Capital Gains Tax (CGT)

Entity Inclusion rate Effective rate of tax
Individuals, Special Trusts and
Testamentary Trusts set up for the benefit of minor children
33.3% 13.65%
All other Trusts 66.6% 27.31%
Companies and CCs 66.6% 18.65%
Individual Policyholder Fund 25% 7.5%
Company Policyholder Fund 50% 14%
Corporate Fund 50% 14%
Untaxed Policyholder Fund 0 0

Unit Trusts (CIS)    : The unit holder is taxable

Retirement Funds   : Not Taxable

The effective rate applicable to the four funds is calculated by multiplying the inclusion rate applicable to each fund by the tax rate of that particular fund.

For individuals and special trusts, there is a R30 000 exemption per annum and for natural persons in the year of death R300 000

Excluded : A primary residence, owned by a natural person or a special trust, used for domestic residential purposes, where proceeds do not exceed R2 mil. Where proceeds exceed R2 mil the exclusion is R2 mil of the calculated capital gain.

Calculation of base cost for CGT

Base cost properties acquired after 1 October 2001 is the cost of acquiring such property.

Methods to determine the base cost of an asset acquired before 1 October 2001:

  1. Time-based apportionment
  2. Market value (can be used only if the property was valued by 1 October 2001)
  3. 20% rule

1. What is the time apportionment method?

If the taxpayer does not choose to use the market value of the asset at 1 October 2001 as the value of that asset, or if they have not valued the property by 1 October 2001, they must use the time apportionment method of calculating the base cost of the asset.

This method requires that the person must know when the asset was bought and how much it cost.

It is also necessary to know how much was spent on improving the asset over the period it was held and when the expenditure was incurred before or after 1 October 2001.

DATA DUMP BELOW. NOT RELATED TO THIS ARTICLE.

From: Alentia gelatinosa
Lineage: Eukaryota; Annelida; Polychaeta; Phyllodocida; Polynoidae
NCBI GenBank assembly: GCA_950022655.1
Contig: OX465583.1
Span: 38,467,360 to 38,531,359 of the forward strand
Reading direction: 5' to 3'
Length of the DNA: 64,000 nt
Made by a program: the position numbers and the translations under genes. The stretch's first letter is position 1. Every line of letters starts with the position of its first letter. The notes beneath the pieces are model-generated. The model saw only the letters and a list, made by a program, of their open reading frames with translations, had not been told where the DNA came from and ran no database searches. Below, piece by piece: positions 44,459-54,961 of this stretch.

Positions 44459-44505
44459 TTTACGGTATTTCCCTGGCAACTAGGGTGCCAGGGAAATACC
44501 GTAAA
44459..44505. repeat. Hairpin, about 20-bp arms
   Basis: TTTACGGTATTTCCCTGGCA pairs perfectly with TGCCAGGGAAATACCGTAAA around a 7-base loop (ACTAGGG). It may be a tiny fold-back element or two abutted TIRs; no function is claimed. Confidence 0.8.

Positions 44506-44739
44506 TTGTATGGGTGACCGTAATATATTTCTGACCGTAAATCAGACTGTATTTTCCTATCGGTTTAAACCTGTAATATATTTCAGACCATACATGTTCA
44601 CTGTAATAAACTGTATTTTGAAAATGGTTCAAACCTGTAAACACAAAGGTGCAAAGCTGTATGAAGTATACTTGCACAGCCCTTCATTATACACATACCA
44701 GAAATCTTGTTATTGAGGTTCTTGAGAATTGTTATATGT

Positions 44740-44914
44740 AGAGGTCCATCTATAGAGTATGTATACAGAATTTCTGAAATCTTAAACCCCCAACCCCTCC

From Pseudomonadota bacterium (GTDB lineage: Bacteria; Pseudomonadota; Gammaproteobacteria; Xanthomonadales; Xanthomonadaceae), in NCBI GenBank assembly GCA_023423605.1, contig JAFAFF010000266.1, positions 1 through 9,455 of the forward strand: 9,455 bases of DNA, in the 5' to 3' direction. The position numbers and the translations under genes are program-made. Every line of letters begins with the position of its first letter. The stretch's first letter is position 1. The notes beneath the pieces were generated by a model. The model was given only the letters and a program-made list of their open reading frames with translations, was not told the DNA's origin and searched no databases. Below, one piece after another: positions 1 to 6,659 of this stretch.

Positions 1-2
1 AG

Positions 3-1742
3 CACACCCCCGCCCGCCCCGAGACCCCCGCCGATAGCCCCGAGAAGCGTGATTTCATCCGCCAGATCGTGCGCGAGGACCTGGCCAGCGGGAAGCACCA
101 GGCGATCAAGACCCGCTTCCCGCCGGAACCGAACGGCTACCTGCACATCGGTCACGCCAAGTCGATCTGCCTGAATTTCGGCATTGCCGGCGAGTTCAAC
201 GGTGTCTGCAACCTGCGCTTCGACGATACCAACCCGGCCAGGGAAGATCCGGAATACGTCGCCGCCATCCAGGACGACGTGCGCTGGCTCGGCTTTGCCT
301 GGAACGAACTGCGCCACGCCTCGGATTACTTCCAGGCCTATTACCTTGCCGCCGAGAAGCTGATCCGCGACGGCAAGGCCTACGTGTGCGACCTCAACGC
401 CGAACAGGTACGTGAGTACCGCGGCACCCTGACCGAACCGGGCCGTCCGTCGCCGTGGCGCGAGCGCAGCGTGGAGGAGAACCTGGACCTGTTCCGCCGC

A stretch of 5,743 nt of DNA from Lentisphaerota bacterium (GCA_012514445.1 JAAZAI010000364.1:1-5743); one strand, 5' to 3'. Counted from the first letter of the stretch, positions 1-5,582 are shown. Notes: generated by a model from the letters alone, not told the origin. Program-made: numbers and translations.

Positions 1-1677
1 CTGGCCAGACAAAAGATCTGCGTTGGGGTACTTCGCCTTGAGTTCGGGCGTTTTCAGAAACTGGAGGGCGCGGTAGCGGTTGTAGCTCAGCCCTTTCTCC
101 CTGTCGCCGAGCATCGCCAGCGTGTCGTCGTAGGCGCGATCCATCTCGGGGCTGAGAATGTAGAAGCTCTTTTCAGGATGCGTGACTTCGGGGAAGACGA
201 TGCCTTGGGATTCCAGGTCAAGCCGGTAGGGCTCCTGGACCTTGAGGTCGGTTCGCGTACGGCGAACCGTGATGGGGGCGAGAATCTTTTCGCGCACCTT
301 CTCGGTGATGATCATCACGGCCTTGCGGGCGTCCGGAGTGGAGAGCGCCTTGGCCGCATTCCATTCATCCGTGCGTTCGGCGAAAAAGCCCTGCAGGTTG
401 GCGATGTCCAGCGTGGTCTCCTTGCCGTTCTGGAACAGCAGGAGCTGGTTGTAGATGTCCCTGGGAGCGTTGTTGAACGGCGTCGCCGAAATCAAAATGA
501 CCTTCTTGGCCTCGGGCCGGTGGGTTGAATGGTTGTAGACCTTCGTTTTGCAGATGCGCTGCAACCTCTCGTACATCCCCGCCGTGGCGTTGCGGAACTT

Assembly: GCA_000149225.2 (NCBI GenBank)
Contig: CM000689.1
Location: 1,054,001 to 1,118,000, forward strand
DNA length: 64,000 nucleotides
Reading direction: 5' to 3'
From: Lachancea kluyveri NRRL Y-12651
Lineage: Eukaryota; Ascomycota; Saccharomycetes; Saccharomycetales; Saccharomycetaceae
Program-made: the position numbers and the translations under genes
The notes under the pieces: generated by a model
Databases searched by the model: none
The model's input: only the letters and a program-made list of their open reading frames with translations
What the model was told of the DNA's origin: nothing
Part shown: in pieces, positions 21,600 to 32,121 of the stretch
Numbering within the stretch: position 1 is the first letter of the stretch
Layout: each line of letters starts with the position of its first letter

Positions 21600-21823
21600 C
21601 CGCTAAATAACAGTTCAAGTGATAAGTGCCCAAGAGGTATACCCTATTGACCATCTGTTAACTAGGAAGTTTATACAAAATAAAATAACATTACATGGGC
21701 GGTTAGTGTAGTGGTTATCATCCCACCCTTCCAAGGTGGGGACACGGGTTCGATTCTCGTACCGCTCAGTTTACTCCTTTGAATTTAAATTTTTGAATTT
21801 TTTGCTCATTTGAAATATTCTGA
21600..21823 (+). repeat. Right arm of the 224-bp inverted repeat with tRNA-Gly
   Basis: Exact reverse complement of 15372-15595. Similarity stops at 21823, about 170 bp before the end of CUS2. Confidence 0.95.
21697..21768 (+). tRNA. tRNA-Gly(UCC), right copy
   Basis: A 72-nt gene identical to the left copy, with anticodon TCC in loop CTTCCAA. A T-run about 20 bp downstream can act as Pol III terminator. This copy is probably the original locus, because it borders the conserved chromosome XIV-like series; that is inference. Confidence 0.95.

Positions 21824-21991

The legislation then provides a formula to be used in calculating the base cost. It is therefore important that one keeps proper records to enable the formula to be applied. It is suggested that taxpayers seek professional advice in determining the base cost value if this method is used.

2. Market value

Type of asset Market value
Financial instrument listed on a recognised exchange Average of listed buying and selling prices at close of business on last trading day before disposal.
Long-term insurance policy Greater of:
  • Surrender value; or
  • Insurer's fair market value (assume policy runs to maturity).
Unit trusts and property unit trust Management company's repurchase
Foreign unit trust interest Management company's repurchase price or, if not available, selling price based on a willing buyer, willing seller acting at arm's length in the open market.
Fiduciary,usufructuary and other The present value of future benefits discounted at 12% p.a. over the life expectancy of a person entitled to the asset or lesser period of enjoyment. Commissioner may approve less than 12% where justified.
Property subject to fiduciary, usufructuary and other like interests Market value of full ownership, less value of fideicommissum or usufruct, etc. as determined above.
Immovable farming property

Land Bank value (defined in the Estate Duty Act). Effective 1 February 2006, fair market value (as defined in the Estate Duty Act) in relation to immovable property on which a bona fide farming undertaking is being carried on in the Republic, is the amount determined by reducing the price dealing at arm's length in an open market by 30%;
Price based on a willing buyer, willing seller at arm's length in the open market.

On disposal by death, donation or non-arm's length transaction, only the Land Bank value may be used.

Any other asset Price based on a willing buyer, willing seller at arm's length in the open market.
Unlisted shares Price based on a willing buyer, willing seller at arm's length in the open market, ignoring any:
  • Restrictions on transferability
  • Stipulated method of valuation

If the shareholder is entitled to a greater share of assets on winding up, the value must not be less than the amount the shareholder would have received had the company been wound up.

3. 20% Rule

20% of proceeds on disposal of asset